One of the best shows I have ever been to - and I've been to many - was part of the very first tour undertaken by Adam Harvey and Troy Cassar-Daley, performing a whole bunch of songs they loved written by a whole bunch of people who weren't them. It was an opportunity for them as friends and colleagues to have a ball, and they really did - consequently the audience did too. The breadth of their musical knowledge was impressive, as was the fact that, stepping away from their own material, it became clear that they were very accomplished performers and interpreters of other people's work. We put a lot of store on singers who are also songwriters but it's also quite a trick to be a great interpreter of someone else's songs. To be able to do both - as Adam and Troy showed they could - is the measure of a truly great artist (at least, in my opinion).
Troy and Adam are bringing what is now The Great Country Song Book to the Sydney Opera House on 28 March 2014. I don't ordinarily plug single gigs but, seriously, these two are amongst the finest performers in the land, and this gig is as close to a guaranteed good time as you're going to get - apart from going to a McClymonts gig. But I'll save that for another post.
You can read my review of the Great Country Song Book album here.
Book tickets for the show at http://www.sydneyoperahouse.com/whatson/the_great_country_song_book.aspx.
Thursday, February 27, 2014
Friday, February 21, 2014
I meant to review Brad Butcher’s debut album weeks ago. Perhaps even months ago. But I found I couldn’t stop listening to it long enough to work out what I actually wanted to say about it. Now, I’ve forced myself away – reluctantly.
At very first, shallow listening, this album seemed to have musical echoes of Jack Johnson and Pete Murray – and I’m not a huge fan of either artist so I was close to abandoning ship. But then a few bars of Butcher's voice made me realise that he is his own man and his own songwriter, and this album is his alone. If anything, the clue to his real influence lies in his choice of a Bruce Springsteen song to cover (‘I’m on Fire’), its echo found in the bridge of ‘The Old Man’s Gone’, which is just one of several unforgettable songs on this album.
Butcher tells stories about life, death, ageing, families and towns. He tells those stories from the heart yet he isn’t mawkish or falsely sentimental. When he performs ‘The Old Man’s Gone’ live, he says he wrote it for his niece when he heard that her father – his brother – was getting divorced. That story can certainly be identified within the lyrics, but as with all great storytellers Butcher has found a way to write the story so that it resonates with other people. The opening track, ‘Pipe Song’, is so much more than its prosaic title suggests – it is about choosing life over death, and sometimes death over life, and how to live in between those points. ‘There You Are’ muses – but not too long – on the role fate plays in our relationships with those we hold most dear.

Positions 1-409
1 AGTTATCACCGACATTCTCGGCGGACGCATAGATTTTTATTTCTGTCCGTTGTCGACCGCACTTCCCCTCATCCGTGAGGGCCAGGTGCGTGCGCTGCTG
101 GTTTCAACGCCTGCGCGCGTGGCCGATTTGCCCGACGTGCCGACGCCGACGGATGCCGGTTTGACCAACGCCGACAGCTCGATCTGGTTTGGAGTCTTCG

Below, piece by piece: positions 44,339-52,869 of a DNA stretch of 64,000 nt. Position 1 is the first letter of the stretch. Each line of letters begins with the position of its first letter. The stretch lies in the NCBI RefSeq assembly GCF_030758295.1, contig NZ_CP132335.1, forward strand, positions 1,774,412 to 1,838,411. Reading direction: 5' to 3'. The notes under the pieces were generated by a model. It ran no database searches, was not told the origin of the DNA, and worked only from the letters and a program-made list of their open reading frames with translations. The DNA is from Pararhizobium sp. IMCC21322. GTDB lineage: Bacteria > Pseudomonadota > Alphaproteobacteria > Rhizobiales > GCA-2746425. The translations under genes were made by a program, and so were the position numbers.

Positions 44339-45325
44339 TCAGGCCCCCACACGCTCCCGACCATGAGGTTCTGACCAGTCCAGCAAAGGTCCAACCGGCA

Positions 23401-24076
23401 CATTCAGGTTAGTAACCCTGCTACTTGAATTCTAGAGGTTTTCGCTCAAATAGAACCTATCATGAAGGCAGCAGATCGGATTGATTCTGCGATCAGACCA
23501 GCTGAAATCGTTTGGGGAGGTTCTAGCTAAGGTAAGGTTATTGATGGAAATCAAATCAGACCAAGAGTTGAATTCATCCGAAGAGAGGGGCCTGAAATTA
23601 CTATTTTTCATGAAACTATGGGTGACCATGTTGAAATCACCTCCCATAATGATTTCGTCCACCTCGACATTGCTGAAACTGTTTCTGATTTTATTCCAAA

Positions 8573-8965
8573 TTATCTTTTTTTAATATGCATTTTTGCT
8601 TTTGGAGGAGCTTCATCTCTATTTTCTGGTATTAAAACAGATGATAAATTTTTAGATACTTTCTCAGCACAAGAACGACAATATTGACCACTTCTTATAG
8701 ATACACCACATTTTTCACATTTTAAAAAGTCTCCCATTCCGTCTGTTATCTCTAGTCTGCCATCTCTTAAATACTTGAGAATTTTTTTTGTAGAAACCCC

The overall tone of this album is reflective and slightly melancholy, but there is a lot of joy on it as well. And always, always, Butcher sounds as though he is singing to a listener, not to a microphone – he has found a way to connect without knowing at all who is going to be ‘out there’ listening to his songs. Moreover, Butcher’s diction is so crystalline that the rough edges you think you hear on his voice are just a characteristic of his singing style – they in no way obliterate the words he sings or their meaning. This is a performer who has taken care documenting his songs – the courtesy he shows to the listener is there in every note.
Great songwriting, like all great art, is alchemy – it is impossible to tease out the parts of it and identify exactly how those parts joined together to make the impressive whole. Sometimes the alchemy happens because of the voice that sings the songs. I have listened to the songs on this album over and over and cannot work out exactly why they’re so different and so appealing and why they find their mark every single time, no matter how often I've listened to them. All I can presume is that Butcher is a kind of genius, and he has found a way to marry his songs and his voice in just the right way, either arriving at it intuitively or through hard work or, more likely, both. The album is definitely worth your time, and Brad Butcher should definitely make another one soon.
Brad Butcher is out now, through Vitamin Records.
Friday, February 7, 2014
Faith Evans Ruch has a great voice. Rich, warm and deep, it is the sort of voice that will make you want to cuddle up, not run away. It is a voice that could do the oldest lullabye powerful justice; it is also a voice that, on her debut album 1835 Madison, delivers regret and longing but, refreshingly, no self-pity. On 'Don't Go', when she sings 'Don't go - don't leave me alone tonight' it's not the plaintive cry of the lovelorn but almost a command. How could any suitor ignore such a request when it's delivered like that?
Evans Ruch's voice could be classified as 'old-timey' only in that it's not a voice often found in contemporary music, where so often the edges are sanded instead of rounded. Her songs are 'old-timey' in that they respect the forms, traditions and pace of older country songs - and they suggest that Evans Ruch knows her voice well, and knows which sorts of songs will suit it.
There is whimsy and knowing on 1835 Madison. The songs are sassy but also wistful - the missives of a strong woman who would rather live without love if it means that love is wrong, and who would rather get her thoughts and feelings out in a country song than wallow in them silently. Evans Ruch is clearly a woman of action, not complaint. It makes for an upbeat, charming album that wouldn't be out of place in 1954 but which also sounds just fine in 2014.